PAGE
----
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Facebook to tweak ‘real name’ policy after backlash from LGBT groups and Native Americans

Campaigners claim that requirement to use authentic names puts people at risk – but Facebook says that linking people’s accounts to their identity stops harassment and abuse on the network

Andrew Griffin
Sunday 01 November 2015 17:03 GMT
The site has required that people use their real names since its beginnings
The site has required that people use their real names since its beginnings

Facebook is to change its “real name” policy, allowing people to more easily prove who they are – but not getting rid of it entirely.

Since its beginning, the social network has required its users to sign up with their real name, forcing people to send over their government ID if their identity was in doubt. But the policy has drawn criticism from transgender campaigners, LGBT activists and Native Americans, among others, many of whom have said that requiring their real name puts them in danger.

Now a spokesperson for the site has responded to those criticisms, promising that it will tweak how the policy is applied. But it will not get rid of the rule, since it helps keep people safe from abuse, Facebook claims.

Facebook’s Alex Schultz, who is part of the team that works to set Facebook’s real name policy, responded to an open letter requesting that the site get rid of its policy, or make the process more transparent.

Mr Schultz said that it would continue to “require people to use the name on Facebook that their friends and family know them by”. That policy makes people “accountable for what they say”, Facebook said, since they can’t hire behind anonymity to “harass, bully, spam or scam someone else”.

But it said that it would implement new changes to make the process of proving that names are authentic more transparent and easy.

The site will now let users give more information about their circumstances to its team. That would not mean that users can have different names, it said, but will allow people to understand the reasons they can’t confirm their identity, “informing potential changes we make in the future”.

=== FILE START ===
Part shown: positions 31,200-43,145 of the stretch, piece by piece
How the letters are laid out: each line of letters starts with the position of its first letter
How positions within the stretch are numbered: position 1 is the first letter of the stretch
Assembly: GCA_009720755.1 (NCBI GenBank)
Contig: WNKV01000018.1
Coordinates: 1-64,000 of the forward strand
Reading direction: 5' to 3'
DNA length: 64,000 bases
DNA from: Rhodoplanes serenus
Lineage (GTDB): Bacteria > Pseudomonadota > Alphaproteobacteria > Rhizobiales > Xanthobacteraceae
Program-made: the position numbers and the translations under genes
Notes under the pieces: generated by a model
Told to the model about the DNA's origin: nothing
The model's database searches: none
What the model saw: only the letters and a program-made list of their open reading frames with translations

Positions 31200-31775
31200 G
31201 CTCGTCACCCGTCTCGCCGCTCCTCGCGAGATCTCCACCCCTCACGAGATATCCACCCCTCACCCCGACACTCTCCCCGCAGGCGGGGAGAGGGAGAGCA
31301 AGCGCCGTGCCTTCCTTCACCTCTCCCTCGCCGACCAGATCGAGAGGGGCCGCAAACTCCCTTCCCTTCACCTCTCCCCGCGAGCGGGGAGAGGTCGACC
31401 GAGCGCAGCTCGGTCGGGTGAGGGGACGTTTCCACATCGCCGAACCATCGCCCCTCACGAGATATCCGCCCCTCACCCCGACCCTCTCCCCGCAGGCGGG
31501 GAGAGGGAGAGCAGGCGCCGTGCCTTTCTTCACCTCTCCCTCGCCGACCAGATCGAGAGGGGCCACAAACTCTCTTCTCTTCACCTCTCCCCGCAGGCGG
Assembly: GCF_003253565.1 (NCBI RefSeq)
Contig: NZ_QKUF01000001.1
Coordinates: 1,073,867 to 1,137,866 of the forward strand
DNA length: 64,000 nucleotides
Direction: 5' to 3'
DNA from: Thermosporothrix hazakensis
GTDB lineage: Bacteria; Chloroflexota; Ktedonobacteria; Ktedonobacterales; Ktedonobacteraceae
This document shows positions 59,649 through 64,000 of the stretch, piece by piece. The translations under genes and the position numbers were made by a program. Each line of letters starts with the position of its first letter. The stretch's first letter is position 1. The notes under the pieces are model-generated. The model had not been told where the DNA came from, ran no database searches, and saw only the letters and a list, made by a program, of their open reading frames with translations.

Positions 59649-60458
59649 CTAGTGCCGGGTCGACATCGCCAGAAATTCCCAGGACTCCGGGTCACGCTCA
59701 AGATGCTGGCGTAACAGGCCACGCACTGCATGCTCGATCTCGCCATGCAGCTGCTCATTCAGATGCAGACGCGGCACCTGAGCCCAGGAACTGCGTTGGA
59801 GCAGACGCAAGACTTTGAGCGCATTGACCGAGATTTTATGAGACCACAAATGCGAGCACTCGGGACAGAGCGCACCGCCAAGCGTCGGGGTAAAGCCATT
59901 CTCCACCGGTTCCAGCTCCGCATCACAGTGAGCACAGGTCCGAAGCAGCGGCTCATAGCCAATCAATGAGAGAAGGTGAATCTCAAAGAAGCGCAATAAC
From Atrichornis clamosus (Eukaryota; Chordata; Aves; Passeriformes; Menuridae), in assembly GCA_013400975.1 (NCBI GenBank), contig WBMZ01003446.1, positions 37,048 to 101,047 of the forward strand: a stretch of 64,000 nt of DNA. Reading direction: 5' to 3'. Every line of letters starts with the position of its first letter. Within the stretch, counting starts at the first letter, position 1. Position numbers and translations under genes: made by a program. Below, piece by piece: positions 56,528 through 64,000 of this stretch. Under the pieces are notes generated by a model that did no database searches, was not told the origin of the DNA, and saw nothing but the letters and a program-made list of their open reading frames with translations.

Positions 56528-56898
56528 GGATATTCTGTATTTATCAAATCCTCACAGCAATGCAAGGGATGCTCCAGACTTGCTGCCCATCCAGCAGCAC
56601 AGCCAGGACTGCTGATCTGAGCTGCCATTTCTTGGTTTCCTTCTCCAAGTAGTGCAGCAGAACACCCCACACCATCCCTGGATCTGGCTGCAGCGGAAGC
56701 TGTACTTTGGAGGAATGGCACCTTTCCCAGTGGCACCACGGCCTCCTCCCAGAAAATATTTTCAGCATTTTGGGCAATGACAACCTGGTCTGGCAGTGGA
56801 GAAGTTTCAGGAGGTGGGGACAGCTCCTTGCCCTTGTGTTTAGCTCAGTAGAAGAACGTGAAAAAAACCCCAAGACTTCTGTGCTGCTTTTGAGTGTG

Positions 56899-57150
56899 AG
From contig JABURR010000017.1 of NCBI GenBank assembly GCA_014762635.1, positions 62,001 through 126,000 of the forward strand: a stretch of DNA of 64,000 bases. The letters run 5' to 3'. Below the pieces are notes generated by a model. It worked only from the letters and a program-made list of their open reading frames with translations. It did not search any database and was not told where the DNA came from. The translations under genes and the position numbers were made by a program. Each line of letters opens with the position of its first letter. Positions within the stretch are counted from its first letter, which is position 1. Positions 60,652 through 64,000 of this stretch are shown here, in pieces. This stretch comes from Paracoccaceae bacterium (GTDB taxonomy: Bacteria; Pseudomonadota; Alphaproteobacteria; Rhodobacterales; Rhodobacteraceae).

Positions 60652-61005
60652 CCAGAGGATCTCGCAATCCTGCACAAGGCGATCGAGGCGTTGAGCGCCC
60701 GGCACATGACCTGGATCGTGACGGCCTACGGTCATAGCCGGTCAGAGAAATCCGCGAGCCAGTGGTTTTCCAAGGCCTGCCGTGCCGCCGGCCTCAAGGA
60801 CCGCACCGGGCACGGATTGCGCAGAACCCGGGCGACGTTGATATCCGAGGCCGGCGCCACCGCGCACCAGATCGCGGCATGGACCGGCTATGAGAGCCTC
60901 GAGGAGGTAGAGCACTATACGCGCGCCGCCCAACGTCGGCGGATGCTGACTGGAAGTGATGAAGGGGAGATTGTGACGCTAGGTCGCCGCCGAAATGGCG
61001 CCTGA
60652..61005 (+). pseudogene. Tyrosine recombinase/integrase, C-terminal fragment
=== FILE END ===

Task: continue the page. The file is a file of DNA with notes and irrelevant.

The site will no longer require government ID. Instead, users will be able to verify their identity with “many forms of non-legal identification”, such as bills or a library card.

Campaigners had said that requiring a government ID could cause problems for transgender people and those that were not using their legal name as a way of keeping themselves from harm.

Mr Schultz also responded to criticism that its system for reporting people with fake names could be abused. Many on the site have reported having their accounts shut down after opponenets reported to Facebook that they were posting under a different name.

The site will now build a new version of the tool used to report such accounts, it said. That new system will ask people to give information about why they are reporting a profile and presumably allow the team to better judge whether an account should be shut down.

In October, a group of 75 activists groups – including human and digital rights advocates and LGBTQ campaigners – wrote an open letter to Facebook, criticising its real name policy and demanding that the site shift towards “allowing pseudonyms and non-legal names on its site in appropriate circumstances”.

Facebook apologises to LGBTQ community over naming policy

The coalition also asked the site to change the way that it makes people confirm their identities. At the moment, users have to submit a government ID to prove who they are – but the “Nameless Coalition” asked that the site make an easier process, as well as being more transparent about how the process is run and providing a proper appeals process for if it goes wrong.

The coalition said that it “believe[s] Facebook should get rid of its real names policy altogether”, in part because it claims the requirement violates European data protection laws. But it recognised that the other demands would make it easier for people in the short-term.

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